BRIDGEPORT, W.Va. (WBOY) — After intense amounts of rain over the past week, a sinkhole has opened in the Speedway parking lot in Bridgeport just off of Route 50.

One side of the parking lot has been blocked off completely.

The hole is not very big or deep, but it leaves the question, could more sinkholes open up in the area?

Sinkholes are caused by the lowering of groundwater, according to the U.S. Department of Environmental Protection (DEP). They can also be caused by extreme weather changes such as freezing, thawing, drought or heavy rain. High water can dissolve minerals and wash away soil under the ground, then, when that water lowers, there is nothing to support the ground, causing it to fall in.

It is possible that more sinkholes could open in north central West Virginia? And could they be much more destructive? According to the United States Geology Survey (USGS), sinkholes are most common and generally most destructive in places where the rock under the ground is comprised of limestone, carbonate rock, and salt beds. These rocks are most common in Florida, Texas, Alabama, Missouri, Kentucky, Tennessee, Pennsylvania, eastern New York, Indiana, southeastern Minnesota and parts of South Dakota, Wyoming, New Mexico, and Oklahoma, although some places in West Virginia are at some risk for sinkholes.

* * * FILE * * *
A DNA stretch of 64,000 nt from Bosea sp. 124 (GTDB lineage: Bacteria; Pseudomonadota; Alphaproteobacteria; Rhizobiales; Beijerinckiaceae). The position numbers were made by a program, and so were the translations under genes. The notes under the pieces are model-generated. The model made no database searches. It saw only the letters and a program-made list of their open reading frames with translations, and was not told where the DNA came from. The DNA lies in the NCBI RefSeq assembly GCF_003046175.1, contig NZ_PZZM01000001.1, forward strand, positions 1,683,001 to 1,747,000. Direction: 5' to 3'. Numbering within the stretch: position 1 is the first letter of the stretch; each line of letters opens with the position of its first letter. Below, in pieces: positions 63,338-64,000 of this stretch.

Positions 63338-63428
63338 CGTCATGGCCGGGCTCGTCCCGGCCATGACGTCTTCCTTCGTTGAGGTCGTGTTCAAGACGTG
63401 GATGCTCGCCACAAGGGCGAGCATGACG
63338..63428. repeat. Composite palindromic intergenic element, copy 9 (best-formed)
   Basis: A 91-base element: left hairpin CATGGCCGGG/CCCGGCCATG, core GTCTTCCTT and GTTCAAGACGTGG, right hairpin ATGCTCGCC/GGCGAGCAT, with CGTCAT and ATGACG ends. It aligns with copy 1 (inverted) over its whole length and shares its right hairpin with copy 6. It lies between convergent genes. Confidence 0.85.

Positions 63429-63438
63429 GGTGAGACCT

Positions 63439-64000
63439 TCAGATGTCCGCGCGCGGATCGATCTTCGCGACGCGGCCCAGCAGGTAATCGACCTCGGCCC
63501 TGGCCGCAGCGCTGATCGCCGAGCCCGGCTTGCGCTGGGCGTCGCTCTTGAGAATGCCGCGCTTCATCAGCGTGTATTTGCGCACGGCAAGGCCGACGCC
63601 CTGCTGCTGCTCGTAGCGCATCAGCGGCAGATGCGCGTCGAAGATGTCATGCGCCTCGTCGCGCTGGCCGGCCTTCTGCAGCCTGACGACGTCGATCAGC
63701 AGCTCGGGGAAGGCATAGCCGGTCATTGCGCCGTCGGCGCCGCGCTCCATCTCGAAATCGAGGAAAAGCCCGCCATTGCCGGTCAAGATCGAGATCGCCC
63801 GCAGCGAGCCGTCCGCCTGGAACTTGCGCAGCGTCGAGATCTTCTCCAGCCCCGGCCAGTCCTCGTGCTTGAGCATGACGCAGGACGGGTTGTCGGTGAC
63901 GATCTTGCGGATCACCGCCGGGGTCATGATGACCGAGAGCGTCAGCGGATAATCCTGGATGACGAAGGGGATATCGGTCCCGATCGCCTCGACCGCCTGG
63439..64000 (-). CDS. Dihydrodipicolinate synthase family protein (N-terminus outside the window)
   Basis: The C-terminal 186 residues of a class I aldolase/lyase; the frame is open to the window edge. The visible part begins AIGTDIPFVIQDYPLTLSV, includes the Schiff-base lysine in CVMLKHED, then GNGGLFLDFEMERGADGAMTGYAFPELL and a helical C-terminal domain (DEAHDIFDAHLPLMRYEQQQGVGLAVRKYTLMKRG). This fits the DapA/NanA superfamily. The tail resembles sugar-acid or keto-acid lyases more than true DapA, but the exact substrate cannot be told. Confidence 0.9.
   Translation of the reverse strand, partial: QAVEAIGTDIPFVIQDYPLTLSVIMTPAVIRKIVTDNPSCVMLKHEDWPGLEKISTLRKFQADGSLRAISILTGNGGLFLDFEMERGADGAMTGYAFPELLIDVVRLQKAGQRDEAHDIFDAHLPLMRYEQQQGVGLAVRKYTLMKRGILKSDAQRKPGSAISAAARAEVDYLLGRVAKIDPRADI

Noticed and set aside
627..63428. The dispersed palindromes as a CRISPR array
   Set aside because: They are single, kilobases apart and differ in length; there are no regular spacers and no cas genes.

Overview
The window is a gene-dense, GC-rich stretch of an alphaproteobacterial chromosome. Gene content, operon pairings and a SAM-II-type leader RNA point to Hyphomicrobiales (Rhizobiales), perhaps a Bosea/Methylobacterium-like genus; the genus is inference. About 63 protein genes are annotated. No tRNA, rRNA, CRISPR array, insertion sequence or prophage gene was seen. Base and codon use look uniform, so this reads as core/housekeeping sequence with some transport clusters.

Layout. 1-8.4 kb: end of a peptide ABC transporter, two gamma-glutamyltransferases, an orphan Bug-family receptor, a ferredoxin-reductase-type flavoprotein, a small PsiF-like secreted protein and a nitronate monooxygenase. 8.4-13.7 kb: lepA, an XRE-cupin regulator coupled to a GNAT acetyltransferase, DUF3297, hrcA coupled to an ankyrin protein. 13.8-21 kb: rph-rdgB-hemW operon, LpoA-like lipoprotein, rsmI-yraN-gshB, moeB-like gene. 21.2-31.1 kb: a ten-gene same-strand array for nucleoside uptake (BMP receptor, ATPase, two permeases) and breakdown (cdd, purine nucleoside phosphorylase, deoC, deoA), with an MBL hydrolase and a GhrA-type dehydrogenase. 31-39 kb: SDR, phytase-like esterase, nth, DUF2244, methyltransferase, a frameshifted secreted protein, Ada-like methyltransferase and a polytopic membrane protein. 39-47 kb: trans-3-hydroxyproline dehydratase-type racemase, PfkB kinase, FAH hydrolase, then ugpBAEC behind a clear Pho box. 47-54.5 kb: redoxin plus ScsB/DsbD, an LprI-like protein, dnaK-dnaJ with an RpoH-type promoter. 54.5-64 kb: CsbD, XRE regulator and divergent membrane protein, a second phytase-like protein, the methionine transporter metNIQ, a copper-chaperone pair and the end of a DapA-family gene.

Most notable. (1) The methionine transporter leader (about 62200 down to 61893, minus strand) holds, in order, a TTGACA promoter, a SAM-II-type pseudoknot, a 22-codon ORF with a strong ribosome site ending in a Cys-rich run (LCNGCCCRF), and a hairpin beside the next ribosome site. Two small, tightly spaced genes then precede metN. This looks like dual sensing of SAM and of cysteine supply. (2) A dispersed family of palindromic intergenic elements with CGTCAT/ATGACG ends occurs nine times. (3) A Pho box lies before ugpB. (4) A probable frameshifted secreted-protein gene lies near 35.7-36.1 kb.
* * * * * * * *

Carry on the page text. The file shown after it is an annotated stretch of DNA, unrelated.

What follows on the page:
A map created by the USGS shows that parts of West Virginia have carbonate rock near the surface, putting those areas at greater risk for sinkholes. The most at-risk areas are in the mountains, spanning from Monroe County in the southern part of the state to Berkeley and Jefferson counties in the eastern panhandle. The carbonate rock can also be found speckled throughout other parts of West Virginia, including north central West Virginia and the northern panhandle, although not as concentrated. The full map can be seen here.

U.S. Geology Survey map of rock under the surface. The blue in West Virginia shows the presence of carbonate rock (Courtesy: USGS).

The Monroe County karst in southern West Virginia is one of the densest sinkhole plains in the world, according to the DEP, with an average of 18 sinkholes per square kilometer. Click here for more information.